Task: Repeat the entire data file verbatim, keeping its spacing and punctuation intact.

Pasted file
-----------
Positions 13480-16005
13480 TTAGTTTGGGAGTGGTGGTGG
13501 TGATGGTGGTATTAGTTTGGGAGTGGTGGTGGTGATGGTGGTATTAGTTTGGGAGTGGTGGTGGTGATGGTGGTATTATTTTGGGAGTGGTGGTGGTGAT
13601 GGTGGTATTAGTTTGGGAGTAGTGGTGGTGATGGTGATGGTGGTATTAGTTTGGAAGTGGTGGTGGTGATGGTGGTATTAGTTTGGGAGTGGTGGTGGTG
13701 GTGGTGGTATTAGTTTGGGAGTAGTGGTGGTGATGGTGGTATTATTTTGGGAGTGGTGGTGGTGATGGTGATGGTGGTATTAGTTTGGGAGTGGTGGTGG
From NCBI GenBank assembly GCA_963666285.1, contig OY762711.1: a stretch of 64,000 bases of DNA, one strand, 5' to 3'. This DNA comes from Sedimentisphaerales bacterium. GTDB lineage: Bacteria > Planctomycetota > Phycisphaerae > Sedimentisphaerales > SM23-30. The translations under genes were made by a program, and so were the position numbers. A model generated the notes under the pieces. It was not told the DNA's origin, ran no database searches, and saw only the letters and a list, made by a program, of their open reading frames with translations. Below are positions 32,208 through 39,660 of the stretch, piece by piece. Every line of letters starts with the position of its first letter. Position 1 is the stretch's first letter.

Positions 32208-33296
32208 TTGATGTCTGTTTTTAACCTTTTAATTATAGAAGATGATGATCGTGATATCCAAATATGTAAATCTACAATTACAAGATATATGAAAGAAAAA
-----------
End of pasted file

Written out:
Positions 13480-16005
13480 TTAGTTTGGGAGTGGTGGTGG
13501 TGATGGTGGTATTAGTTTGGGAGTGGTGGTGGTGATGGTGGTATTAGTTTGGGAGTGGTGGTGGTGATGGTGGTATTATTTTGGGAGTGGTGGTGGTGAT
13601 GGTGGTATTAGTTTGGGAGTAGTGGTGGTGATGGTGATGGTGGTATTAGTTTGGAAGTGGTGGTGGTGATGGTGGTATTAGTTTGGGAGTGGTGGTGGTG
13701 GTGGTGGTATTAGTTTGGGAGTAGTGGTGGTGATGGTGGTATTATTTTGGGAGTGGTGGTGGTGATGGTGATGGTGGTATTAGTTTGGGAGTGGTGGTGG
From NCBI GenBank assembly GCA_963666285.1, contig OY762711.1: a stretch of 64,000 bases of DNA, one strand, 5' to 3'. This DNA comes from Sedimentisphaerales bacterium. GTDB lineage: Bacteria > Planctomycetota > Phycisphaerae > Sedimentisphaerales > SM23-30. The translations under genes were made by a program, and so were the position numbers. A model generated the notes under the pieces. It was not told the DNA's origin, ran no database searches, and saw only the letters and a list, made by a program, of their open reading frames with translations. Below are positions 32,208 through 39,660 of the stretch, piece by piece. Every line of letters starts with the position of its first letter. Position 1 is the stretch's first letter.

Positions 32208-33296
32208 TTGATGTCTGTTTTTAACCTTTTAATTATAGAAGATGATGATCGTGATATCCAAATATGTAAATCTACAATTACAAGATATATGAAAGAAAAA